Dave Dunfields IMD program - CP/M

This is a discussion on Dave Dunfields IMD program - CP/M ; Hi all, sorry for this (silly) question: How can I rewrite an .IMD file to a floppy? Yes I read the manual, but I seem to miss something. Please no flames! Thanks, Uwe....

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  1. Dave Dunfields IMD program

    Hi all,

    sorry for this (silly) question: How can I
    rewrite an .IMD file to a floppy? Yes I read
    the manual, but I seem to miss something. Please
    no flames!

    Thanks,

    Uwe.

  2. Re: Dave Dunfields IMD program

    > sorry for this (silly) question: How can I
    >rewrite an .IMD file to a floppy? Yes I read
    >the manual, but I seem to miss something. Please
    >no flames!


    It's really not that hard, although there are a couple of
    things you need to know about the image and the drive
    you plan to write it back on.

    You need to set double-steppng either ON or OFF,
    this will depend on the type of drive the image was
    recorded on and the type of drive you write it on.

    In general, if the image contains 40 cylinders (you can
    tell this with IMDU) and your drive has 80 cylinders
    (5.25" HD or 720k drive) then you will need to turn
    double-step ON, otherwise leave it OFF.

    If the drive you plan to write it on is a different speed
    than the one the image was recorded on, you may
    need to set a data rate translation. The most common
    times you need to do this are if a double-density image
    was recorded on a HD drive (300kbps) and you are
    planning to write it back to a DD drive - in this case,
    set a data rate translation of 300->250

    Conversly, if the image was read on a DD drive and
    you are planning to write it back to an HD drive, you
    may need a 250->300 rate translation (and most likely
    double stepping).

    NOTE: The data rate that the image was recorded at can
    be determined with IMDU.

    Once you have worked out the setting you need, press
    'W' to write the disk, select the file and IMD should write
    the disk.

    Note that many PC systems cannot write single-density
    and may have issues with some of the more oddball
    double-density formats that exist.

    Reading/Writing diskette images is more complex than
    you might think given the variety of different drives and
    formats that exist - I've put a great deal of information into
    the IMD help file to try to describe the issues, and it's
    worth spending the time to really understand this if you
    want to archive and recreate arbitrary disks successfully.
    If you have specific questions about this information, this
    is probably as good a place to ask as any.

    Dave

    --
    dave06a@ Low-cost firmware development tools: www.dunfield.com
    dunfield. Classic computer collection: www.classiccmp.org/dunfield
    com


  3. Re: Dave Dunfields IMD program

    Dave Dunfield wrote:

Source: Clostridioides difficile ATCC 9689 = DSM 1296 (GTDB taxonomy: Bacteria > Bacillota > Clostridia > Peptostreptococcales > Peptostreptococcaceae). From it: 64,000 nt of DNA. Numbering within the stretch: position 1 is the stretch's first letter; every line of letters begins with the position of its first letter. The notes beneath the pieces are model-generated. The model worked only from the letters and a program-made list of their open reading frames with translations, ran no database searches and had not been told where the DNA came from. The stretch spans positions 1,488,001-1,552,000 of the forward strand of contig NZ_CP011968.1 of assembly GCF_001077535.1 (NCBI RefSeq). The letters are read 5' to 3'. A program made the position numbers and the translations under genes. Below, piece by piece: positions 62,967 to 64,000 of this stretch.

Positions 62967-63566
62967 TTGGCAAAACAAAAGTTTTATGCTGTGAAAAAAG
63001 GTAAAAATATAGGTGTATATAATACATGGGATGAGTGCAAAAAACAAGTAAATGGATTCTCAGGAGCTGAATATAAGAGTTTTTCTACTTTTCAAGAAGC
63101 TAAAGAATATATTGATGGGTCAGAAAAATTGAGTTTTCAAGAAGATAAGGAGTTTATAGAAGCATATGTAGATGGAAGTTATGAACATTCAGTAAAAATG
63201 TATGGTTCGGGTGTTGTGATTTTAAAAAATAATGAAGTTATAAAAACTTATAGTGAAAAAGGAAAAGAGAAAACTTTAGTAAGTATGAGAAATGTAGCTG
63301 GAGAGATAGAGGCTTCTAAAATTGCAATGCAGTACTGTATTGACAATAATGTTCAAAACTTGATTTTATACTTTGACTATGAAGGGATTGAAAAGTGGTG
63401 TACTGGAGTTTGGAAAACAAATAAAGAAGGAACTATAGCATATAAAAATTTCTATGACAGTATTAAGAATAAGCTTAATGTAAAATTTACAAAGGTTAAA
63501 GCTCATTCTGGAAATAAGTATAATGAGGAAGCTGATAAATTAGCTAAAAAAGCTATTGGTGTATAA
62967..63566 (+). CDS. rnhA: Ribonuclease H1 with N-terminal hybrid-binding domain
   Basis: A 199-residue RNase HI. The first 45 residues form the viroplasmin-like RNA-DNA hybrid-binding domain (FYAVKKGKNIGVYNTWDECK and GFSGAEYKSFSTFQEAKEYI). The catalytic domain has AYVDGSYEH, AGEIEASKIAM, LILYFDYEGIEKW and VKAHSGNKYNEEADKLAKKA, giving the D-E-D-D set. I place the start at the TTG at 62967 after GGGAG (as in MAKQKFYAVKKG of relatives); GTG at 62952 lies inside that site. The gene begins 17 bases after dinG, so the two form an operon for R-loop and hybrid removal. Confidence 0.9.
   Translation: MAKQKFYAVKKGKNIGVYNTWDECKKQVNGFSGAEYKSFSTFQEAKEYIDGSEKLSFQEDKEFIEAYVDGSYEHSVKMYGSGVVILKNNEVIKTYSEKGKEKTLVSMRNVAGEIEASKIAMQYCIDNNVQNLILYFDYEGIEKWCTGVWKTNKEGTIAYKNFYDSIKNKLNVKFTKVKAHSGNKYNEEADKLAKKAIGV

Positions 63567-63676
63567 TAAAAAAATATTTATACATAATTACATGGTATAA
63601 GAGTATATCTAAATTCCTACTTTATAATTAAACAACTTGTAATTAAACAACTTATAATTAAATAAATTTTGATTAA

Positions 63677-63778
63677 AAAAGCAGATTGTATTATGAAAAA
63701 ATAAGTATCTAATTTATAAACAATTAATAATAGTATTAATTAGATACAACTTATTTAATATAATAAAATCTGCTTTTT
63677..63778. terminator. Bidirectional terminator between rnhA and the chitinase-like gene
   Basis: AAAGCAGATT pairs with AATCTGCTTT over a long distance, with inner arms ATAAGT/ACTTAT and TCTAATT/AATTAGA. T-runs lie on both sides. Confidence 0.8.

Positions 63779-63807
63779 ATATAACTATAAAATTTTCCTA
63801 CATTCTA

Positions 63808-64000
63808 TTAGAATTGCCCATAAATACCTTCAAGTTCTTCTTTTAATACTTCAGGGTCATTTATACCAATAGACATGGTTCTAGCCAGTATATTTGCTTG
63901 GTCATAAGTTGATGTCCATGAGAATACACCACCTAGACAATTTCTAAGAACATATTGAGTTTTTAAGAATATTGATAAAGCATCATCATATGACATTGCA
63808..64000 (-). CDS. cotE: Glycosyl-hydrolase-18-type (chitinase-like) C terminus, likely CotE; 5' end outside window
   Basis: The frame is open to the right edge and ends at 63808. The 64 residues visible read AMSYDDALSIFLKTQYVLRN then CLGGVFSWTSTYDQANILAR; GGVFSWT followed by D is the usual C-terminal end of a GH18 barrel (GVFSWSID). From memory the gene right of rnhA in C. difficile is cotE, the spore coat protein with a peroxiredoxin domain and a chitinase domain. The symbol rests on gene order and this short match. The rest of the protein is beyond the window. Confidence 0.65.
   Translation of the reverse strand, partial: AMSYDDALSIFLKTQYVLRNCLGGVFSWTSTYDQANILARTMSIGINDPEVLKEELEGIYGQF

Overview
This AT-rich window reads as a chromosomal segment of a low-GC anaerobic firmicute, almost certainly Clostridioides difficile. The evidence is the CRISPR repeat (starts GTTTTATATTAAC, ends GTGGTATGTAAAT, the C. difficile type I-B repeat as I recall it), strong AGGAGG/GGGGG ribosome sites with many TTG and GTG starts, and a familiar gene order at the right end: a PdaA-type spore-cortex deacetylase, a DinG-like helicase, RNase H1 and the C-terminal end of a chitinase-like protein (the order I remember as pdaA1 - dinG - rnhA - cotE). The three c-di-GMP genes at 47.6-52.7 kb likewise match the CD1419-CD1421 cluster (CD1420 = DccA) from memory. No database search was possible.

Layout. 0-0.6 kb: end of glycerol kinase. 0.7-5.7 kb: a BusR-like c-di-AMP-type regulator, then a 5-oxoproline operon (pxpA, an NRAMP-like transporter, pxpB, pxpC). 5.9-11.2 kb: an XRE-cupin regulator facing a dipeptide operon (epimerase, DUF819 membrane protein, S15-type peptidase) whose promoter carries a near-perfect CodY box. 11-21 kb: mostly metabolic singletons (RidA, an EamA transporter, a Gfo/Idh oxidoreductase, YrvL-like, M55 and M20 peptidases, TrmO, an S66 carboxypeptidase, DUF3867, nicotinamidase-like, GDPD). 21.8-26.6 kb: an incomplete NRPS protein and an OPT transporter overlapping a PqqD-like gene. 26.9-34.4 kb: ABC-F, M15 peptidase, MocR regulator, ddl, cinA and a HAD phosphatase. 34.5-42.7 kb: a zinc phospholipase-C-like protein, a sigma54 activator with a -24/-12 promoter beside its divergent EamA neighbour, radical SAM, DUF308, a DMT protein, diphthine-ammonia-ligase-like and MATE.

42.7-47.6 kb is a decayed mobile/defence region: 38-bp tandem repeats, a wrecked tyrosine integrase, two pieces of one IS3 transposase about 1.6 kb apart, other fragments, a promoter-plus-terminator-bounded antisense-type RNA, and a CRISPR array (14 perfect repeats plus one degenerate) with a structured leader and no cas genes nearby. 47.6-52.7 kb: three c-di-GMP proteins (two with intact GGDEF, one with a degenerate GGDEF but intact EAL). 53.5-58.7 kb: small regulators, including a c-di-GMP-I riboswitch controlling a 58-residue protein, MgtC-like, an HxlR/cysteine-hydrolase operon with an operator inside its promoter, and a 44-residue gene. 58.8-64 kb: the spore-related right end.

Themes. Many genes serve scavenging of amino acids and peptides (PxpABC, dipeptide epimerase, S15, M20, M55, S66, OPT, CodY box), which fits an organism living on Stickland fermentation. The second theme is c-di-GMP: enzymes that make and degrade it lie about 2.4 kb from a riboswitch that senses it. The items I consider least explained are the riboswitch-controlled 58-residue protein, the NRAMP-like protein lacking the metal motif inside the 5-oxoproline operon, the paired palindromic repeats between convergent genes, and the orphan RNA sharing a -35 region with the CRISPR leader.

>> sorry for this (silly) question: How can I
    >> rewrite an .IMD file to a floppy? Yes I read
    >> the manual, but I seem to miss something. Please
    >> no flames!

    >
    > It's really not that hard, although there are a couple of
    > things you need to know about the image and the drive
    > you plan to write it back on.
    >
    > You need to set double-steppng either ON or OFF,
    > this will depend on the type of drive the image was
    > recorded on and the type of drive you write it on.
    >
    > In general, if the image contains 40 cylinders (you can
    > tell this with IMDU) and your drive has 80 cylinders
    > (5.25" HD or 720k drive) then you will need to turn
    > double-step ON, otherwise leave it OFF.
    >
    > If the drive you plan to write it on is a different speed
    > than the one the image was recorded on, you may
    > need to set a data rate translation. The most common
    > times you need to do this are if a double-density image
    > was recorded on a HD drive (300kbps) and you are
    > planning to write it back to a DD drive - in this case,
    > set a data rate translation of 300->250
    >
    > Conversly, if the image was read on a DD drive and
    > you are planning to write it back to an HD drive, you
    > may need a 250->300 rate translation (and most likely
    > double stepping).
    >
    > NOTE: The data rate that the image was recorded at can
    > be determined with IMDU.
    >
    > Once you have worked out the setting you need, press
    > 'W' to write the disk, select the file and IMD should write
    > the disk.
    >
    > Note that many PC systems cannot write single-density
    > and may have issues with some of the more oddball
    > double-density formats that exist.
    >
    > Reading/Writing diskette images is more complex than
    > you might think given the variety of different drives and
    > formats that exist - I've put a great deal of information into
    > the IMD help file to try to describe the issues, and it's
    > worth spending the time to really understand this if you
    > want to archive and recreate arbitrary disks successfully.
    > If you have specific questions about this information, this
    > is probably as good a place to ask as any.
    >
    > Dave
    >
    > --
    > dave06a@ Low-cost firmware development tools: www.dunfield.com
    > dunfield. Classic computer collection: www.classiccmp.org/dunfield
    > com
    >

    Hi Dave,

    thanks for your hints (especially to use IMDU)! I now know that the
    image is an 8" image. I then was able to copy the image back and using
    SYBEX 22DISK programm I could extract the files.

    Thanks again,

    Uwe.

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